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Lower Coupon rate, higher duration?


Anyone can explain to me why does lower coupon rate lead to higher duration ? Thank you.

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Well, I think the easy way to understand this is to remember that the PV of further dated cash flows are more sensitive to changes in interest rates (i.e., higher duration) than are nearer dated cash flows.

So lower coupon rates means a bond’s PV of cash flows are more heavily weighted towards the principal repayment, which is the largest and furthest dated cash flow. Hence, all else held constant a bond with lower coupon rates will be more sensitive to interest rate changes (have higher duration) than an otherwise identical but higher coupon rate one. 

This naturally leads to the discussion of Macaulay duration, which looks at a bond’s weighted average time to repayment. So maybe that is worth a second read.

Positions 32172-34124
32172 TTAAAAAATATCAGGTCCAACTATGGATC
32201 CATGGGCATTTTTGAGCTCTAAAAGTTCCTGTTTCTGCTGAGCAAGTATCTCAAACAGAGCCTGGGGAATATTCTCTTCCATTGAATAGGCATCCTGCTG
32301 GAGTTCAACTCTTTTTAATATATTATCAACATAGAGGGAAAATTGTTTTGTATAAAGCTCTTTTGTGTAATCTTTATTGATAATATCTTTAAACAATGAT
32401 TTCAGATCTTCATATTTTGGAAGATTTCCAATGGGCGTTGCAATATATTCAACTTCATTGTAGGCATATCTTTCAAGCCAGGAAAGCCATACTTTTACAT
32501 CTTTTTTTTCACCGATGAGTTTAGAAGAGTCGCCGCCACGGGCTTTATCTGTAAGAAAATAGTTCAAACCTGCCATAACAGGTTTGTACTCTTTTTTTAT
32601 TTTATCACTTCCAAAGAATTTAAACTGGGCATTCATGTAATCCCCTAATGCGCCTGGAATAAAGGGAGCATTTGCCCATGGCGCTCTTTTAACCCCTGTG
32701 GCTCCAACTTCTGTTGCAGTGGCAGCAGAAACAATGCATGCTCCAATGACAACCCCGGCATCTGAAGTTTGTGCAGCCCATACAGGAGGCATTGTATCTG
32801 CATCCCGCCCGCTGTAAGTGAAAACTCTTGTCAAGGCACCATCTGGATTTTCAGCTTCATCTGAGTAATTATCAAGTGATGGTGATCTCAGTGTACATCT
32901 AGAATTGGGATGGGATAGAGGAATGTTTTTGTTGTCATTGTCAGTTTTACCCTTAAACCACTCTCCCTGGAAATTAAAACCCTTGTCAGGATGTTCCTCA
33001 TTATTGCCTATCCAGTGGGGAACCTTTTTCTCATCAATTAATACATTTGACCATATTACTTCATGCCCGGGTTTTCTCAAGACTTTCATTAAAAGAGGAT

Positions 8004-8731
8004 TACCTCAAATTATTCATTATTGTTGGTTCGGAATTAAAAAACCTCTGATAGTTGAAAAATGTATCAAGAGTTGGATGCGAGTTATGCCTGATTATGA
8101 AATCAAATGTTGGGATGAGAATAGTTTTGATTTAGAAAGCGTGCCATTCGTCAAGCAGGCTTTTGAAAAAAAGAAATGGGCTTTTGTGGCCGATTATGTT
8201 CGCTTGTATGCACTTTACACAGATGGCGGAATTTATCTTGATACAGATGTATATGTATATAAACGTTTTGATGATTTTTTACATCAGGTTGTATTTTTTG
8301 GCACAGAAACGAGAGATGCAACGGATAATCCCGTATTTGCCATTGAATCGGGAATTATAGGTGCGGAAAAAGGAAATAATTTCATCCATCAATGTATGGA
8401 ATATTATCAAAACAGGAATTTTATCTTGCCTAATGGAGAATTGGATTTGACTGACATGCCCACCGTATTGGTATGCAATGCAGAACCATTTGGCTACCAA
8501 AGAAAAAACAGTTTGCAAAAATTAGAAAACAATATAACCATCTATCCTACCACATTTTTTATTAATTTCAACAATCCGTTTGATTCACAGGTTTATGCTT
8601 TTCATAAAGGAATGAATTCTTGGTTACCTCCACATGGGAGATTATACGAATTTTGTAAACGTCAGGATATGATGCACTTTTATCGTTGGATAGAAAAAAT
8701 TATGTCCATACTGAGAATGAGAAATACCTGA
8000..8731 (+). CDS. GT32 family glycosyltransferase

Hope that helps! 

"Between stimulus and response there is a space. In that space is our power to choose our response. In our response lies our growth and our freedom." -Viktor Frankl

If you want to understand the effect of maturity, coupon rate, amortization, and so on, always look to Macaulay duration; it’s the easiest to visualize.

Then realize that modified duration acts exactly the same.

Simplify the complicated side; don't complify the simplicated side.

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